Our original plan to fly home included a 12 hour layover in Paris, France. But, I couldn’t imagine being in such an appealing place and never stepping foot outside the airport. Our travel agent recommended we take a two day detour in Paris before making our connecting flight to Minneapolis. I was sold, envisioning the short escapade to be a mini-honeymoon.
One of the things that matches my heart to Steven’s is his flexibility to explore. There is often an element of give and take when trying something new. I am not blind to the blessing of being with someone who can adapt and operate with even the most bizarre proposals. Like trying to fit India and Paris and all of the culture shock in-between into a tightly sandwiched amount of time and call it an adventure.
With backpacks in tow we hopped on the metropolitan light rail searching for our French hotel. The slight drizzle only added to the ambiance of traveling in one of the most popular, charming cities in the world. Standing on the corner of Rivoli Avenue we met an old chap who tipped his wool beret to greet us. The man looked like a professor dressed in a tweed coat. He started speaking to us in French with a cheery sing-song rhythm. When we were finally brave enough to open our mouths he instantly switched mid-sentence to English and shared how in his younger years he lived in Texas after the war because he needed a change. “The American people were so nice to me,” he repeated several times.
He asked how many days we had to enjoy Paris and sadly we confessed only two. With this the man folded his hands up towards the sky and responded, “Then tonight I will pray for sun. I pray God will listen to me so that you can see as much as possible while you are in Paris. And then I will meet you back on this corner in eight days.” We had just arrived this man read our minds, we didn’t want to leave. Giving us directions to our hotel, he shook our hands farewell.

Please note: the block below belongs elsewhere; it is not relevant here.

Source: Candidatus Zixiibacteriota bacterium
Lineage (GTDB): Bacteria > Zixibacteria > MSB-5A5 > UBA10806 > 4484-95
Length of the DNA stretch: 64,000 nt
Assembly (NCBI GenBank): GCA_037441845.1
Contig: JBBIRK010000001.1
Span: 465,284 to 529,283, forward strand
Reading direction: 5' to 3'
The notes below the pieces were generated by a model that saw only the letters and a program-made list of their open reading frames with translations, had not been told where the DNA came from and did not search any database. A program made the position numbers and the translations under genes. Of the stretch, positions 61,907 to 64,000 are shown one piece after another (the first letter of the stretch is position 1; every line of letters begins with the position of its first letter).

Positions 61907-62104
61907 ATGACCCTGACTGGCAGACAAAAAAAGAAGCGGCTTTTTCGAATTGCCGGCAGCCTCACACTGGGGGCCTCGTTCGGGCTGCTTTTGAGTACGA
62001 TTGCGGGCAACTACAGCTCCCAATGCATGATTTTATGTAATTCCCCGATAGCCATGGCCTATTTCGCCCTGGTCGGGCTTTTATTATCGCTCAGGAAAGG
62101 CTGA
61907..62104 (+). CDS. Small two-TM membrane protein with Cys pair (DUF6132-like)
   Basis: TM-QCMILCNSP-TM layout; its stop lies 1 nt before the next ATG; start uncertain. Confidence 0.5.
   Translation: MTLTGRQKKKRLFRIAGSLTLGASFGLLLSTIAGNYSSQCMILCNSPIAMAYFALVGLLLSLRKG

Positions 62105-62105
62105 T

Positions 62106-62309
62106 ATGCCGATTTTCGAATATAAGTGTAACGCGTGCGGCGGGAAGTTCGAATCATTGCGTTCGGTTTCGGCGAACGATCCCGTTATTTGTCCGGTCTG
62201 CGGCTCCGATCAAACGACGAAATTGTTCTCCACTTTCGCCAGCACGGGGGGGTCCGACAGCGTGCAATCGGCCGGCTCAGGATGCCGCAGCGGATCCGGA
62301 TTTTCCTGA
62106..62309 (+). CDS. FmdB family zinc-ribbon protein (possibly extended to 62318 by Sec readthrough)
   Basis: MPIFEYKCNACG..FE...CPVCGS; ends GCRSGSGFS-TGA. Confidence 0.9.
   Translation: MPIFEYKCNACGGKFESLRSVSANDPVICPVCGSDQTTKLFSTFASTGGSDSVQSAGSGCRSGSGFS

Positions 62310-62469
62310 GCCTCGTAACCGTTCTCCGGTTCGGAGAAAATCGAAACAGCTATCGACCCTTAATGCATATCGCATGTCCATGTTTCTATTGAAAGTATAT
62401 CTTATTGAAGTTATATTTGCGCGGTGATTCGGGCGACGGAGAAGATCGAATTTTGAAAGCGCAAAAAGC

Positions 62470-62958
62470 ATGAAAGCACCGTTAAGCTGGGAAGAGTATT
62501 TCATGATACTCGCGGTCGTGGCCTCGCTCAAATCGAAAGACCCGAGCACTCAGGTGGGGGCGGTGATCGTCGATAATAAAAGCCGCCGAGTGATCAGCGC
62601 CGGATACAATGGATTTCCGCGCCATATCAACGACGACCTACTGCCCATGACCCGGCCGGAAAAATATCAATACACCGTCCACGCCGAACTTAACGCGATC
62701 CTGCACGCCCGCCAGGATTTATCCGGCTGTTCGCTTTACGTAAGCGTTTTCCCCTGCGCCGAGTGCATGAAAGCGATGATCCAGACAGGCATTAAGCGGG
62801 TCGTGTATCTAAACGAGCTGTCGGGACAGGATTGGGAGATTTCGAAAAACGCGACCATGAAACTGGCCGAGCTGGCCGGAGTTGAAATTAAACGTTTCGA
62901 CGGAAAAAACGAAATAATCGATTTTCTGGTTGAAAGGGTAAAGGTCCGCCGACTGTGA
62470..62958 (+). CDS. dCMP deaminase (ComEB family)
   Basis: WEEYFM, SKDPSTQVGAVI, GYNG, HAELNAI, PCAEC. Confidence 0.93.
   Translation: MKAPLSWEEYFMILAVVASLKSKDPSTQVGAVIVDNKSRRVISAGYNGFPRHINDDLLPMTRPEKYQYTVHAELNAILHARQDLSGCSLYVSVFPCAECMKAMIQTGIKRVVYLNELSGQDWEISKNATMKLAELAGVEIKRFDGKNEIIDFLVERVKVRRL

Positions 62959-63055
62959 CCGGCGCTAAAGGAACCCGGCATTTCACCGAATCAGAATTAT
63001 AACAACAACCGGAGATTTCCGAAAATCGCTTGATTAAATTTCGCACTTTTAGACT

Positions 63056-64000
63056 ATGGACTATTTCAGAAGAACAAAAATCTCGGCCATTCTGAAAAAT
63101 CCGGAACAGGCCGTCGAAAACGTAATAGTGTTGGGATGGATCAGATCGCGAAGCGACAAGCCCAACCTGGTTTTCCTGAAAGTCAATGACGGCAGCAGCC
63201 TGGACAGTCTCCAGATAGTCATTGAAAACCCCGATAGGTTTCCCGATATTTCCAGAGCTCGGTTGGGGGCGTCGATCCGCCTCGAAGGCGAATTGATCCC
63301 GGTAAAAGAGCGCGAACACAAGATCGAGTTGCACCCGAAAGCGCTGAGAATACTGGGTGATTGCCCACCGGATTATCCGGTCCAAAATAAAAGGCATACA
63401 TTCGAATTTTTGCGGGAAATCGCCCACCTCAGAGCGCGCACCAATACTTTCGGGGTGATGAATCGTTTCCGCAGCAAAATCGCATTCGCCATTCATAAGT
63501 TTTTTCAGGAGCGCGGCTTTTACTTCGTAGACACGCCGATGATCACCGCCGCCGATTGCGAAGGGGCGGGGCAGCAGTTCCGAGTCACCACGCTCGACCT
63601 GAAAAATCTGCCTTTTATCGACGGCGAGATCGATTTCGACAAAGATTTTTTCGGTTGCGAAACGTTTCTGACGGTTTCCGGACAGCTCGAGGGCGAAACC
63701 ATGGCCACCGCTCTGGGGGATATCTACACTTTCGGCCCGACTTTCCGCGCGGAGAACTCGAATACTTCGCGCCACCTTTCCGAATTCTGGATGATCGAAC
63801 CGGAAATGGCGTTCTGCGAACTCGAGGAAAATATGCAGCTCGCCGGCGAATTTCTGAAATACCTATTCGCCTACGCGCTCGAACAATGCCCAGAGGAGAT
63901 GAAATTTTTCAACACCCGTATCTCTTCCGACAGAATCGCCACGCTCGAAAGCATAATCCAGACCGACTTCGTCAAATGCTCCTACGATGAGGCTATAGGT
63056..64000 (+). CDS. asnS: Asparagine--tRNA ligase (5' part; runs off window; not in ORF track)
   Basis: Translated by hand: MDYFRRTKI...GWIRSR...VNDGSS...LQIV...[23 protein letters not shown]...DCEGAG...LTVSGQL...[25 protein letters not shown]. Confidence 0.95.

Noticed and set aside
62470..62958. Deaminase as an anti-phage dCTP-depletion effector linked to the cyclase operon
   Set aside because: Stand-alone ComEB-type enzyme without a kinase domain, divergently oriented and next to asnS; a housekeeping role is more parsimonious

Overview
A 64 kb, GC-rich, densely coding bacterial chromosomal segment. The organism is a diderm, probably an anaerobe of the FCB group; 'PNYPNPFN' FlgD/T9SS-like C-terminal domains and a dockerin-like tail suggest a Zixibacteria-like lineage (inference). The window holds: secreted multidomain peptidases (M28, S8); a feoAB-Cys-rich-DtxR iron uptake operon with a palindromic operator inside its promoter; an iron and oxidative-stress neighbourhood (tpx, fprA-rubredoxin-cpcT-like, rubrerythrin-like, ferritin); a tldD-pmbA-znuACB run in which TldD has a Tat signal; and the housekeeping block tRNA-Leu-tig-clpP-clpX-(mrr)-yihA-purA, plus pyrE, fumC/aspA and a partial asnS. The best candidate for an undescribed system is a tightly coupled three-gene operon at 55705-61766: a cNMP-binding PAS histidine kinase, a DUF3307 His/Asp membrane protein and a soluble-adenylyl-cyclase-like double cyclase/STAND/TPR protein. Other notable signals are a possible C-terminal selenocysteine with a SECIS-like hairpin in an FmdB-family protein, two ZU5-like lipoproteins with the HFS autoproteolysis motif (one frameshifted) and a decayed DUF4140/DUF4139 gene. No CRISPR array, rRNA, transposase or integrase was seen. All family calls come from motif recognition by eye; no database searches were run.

We filled our 48 hours will chocolate croissants and cappuccinos. We feasted on oven burnt pizzas and green olive-oil salads. Of course we had to try the creme brulee. We walked the narrow streets along the canal until our feet hurt and then we walked some more.
Our sight-seeing highlight was Sacre Coeur, a church on top of a high hill in the northeast area of the city. The church’s name translates to “Sacred Heart.” A most majestic construction, I was enthralled by all the steps fashioned to climb to the top. Sitting on those steps we listened to a musician play his guitar collecting coins in his case. Many people congregated and some started to sing along. With a bottle of wine in our backpack we had an impromptu date–an unplanned concert.
With a view of the city below and starry sky blanketing above, I felt captured in a picture worth remembering for as long as my mind will allow. The night summed up everything that is right about the world–enjoy the moment in front of you especially when it isn’t planned.
On the way back to the hotel I pulled out the book I started reading in India, “Holy Cow – An Indian Adventure.” The French man sitting next to us on the metro commented, “I read that book a couple years ago. Very funny.” What a full circle feeling to find someone in Paris who connected to my snapshot excursion in India!
My overall summary for the trip is appreciation. Merci beaucoup (French). Spasibo (Russian). Dhanyavaad (Hindi). I give thanks.
Steven and Jennifer on the steps of Sacre Coeur
Flying home from France!